In the aftermath of the Oct. 7 Hamas massacre and the subsequent onslaught of antisemitism, Christians have an opportunity to write a new chapter in their history; one in which they show up as allies and friends of the Jews. Thousands of Christians around the world are doing just that.
The long and painful history of Jewish-Christian relations has seen few heroes and many moral failures. Both Protestantism and Catholicism, at different moments in their history, adopted antisemitism as doctrine. One famous example was Pope Paul IV’s Cum Nimis Absurdum, in which he called for Jews to live in ghettos and wear identifiable garments so they could be spotted from afar—ideas Hitler would later coopt.
Around the same time, Martin Luther published “On the Jews and Their Lies,” in which he instructed all Christians: “First, to set fire to [the Jews’] synagogues or schools and to bury and cover with dirt whatever will not burn, so that no man will never again see a stone or cinder of them.”
In our own day, the nausea-inducing videos pouring out of London, New York City, Sydney, Los Angeles and all over the world serve as a wake-up call for anyone who naively believed “never again” meant never again. Since Oct. 7, antisemitism has increased as much as 1,200%.
Nonetheless, Christians are rising to the horrible occasion.
In recent weeks, Jewish university students have faced unthinkable threats and hostility. One of the most poignant examples came from Cooper Union College in New York City, where several Jewish students were forced to hide in the library while pro-Hamas “protestors” pounded on the locked door. At Cornell University, which has more Jewish students than any other Ivy League school, a barrage of credible threats of murder, rape and other forms of violence against Jewish students led the police to lock down the university’s kosher dining hall.
While the responses from these universities and many others have been lackluster at best, Franciscan University of Steubenville announced the creation of an expedited transfer system for Jewish students fearing for their lives and safety on other campuses. Father Dave Pivonka, president of the university, explained: “Our radical fidelity to Christ and the Catholic faith demands of us fraternal charity towards our Jewish brothers and sisters, as it does towards all people.”
At the same time, several Christian-led advocacy campaigns have worked to combat the shifting narrative and recenter the massacre of over 1,400 Jews by Hamas. In Times Square, Christians United for Israel launched a national campaign with their “Don’t Look Away” ad, imploring people not to forget the Oct. 7 atrocities. Since then, CUFI has continued to post educational content, call for prayers and encourage people to support Israel and the Jewish people in the face of antisemitism.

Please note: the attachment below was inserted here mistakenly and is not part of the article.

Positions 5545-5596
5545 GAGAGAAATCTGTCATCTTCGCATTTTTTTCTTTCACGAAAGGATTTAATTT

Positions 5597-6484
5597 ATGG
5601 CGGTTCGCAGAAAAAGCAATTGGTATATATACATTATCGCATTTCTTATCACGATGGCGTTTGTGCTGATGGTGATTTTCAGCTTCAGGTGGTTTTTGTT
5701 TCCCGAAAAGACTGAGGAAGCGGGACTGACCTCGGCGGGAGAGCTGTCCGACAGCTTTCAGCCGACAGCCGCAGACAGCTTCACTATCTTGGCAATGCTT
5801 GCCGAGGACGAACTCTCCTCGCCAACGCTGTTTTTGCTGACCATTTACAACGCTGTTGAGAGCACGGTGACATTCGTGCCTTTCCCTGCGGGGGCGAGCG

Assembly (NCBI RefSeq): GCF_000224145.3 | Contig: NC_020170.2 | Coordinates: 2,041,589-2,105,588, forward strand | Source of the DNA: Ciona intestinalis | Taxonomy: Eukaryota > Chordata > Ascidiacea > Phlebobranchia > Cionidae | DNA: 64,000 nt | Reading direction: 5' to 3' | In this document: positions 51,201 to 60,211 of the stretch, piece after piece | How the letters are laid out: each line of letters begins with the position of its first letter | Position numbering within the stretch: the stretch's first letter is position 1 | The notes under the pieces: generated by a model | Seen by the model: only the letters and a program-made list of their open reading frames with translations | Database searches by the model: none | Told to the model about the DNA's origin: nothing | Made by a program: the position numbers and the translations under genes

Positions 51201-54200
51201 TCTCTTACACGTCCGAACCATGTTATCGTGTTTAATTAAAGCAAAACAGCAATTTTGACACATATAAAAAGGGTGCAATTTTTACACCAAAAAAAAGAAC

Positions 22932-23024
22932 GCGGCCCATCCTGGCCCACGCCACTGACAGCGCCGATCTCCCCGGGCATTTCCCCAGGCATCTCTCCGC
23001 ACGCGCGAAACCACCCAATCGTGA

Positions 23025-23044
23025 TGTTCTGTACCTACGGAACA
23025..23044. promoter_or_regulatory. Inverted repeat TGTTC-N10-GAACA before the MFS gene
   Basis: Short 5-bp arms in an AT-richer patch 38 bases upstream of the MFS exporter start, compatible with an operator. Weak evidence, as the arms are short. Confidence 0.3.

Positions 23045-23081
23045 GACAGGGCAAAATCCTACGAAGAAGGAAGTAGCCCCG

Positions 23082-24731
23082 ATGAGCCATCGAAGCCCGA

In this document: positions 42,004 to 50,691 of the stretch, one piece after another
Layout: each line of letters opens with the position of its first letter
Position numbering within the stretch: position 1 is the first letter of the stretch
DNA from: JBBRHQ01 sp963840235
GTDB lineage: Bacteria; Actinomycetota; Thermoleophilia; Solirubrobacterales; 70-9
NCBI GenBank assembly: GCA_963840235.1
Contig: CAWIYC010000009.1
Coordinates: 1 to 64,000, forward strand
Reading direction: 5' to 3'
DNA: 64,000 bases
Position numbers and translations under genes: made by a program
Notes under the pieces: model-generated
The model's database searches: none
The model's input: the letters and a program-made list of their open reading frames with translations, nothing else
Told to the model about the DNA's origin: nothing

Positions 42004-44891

On Oct. 26, the Philos Action League—a global network of Christians committed to combatting antisemitism—organized a day of solidarity. Hundreds of Christians showed up in almost 200 cities around the world to bring a card and white roses—a nod to the Nazi-era White Rose resistance movement—to their local Jewish community.
The same week, Franciscan University and the Philos Project held a conference called “Nostra Aetate and the Future of Catholic-Jewish Relations at a Time of Rising Antisemitism.” The conference, originally scheduled to coincide with the five-year anniversary of the Tree of Life synagogue shooting, providentially aligned with the current crisis. The event featured many Catholic and Jewish intellectuals, and culminated in the “Coalition of Catholics Against Antisemitism,” the most robust Catholic theological document condemning antisemitism to date. It has so far been signed by more than 350 leading Catholic voices.
In the quiet corners of their churches, thousands of congregations and worship movements big and small have voiced their support for Israel and stood in solidarity, generosity and prayer with their Jewish neighbors.
The Evangelical worship movement Upperoom announced a “Night of Hope for Israel” in Dallas, Texas.
Jentezen Franklin, New York Times bestselling author and lead pastor of the Free Chapel church, shared with his one million followers his congregation’s campaign to raise money to build an Eshkol Resilience Center in the south of Israel to help families affected by the massacre.
The Friday following the attacks, Holy Nativity Episcopal Church in Georgia partnered with a local Jewish community for a night of prayer for Israel.
In Arizona, Christ Church of the Valley opened its services with a call for moral clarity. “I want to make one thing clear: Hamas is an evil terrorist organization that attacked Israel. … They raped women. They burned babies,” lead pastor Ashley Wooldridge said. “And my concern as a pastor, when I look at the situation, is we can’t defend against evil if we don’t define evil, and it breaks my heart that there are so many people … even here in the United States, that will not acknowledge the evil that has happened.”
Hundreds more churches, from California to New York and everywhere in between, showed similar solidarity.
The darkness shows no sign of waning, but Christians everywhere have brought a ray of light by demonstrating their commitment to changing the script of Christian-Jewish relations. Perhaps, years from now, when history asks, “Where were the Christians?” we’ll finally be able to answer: “Right in the thick of it.”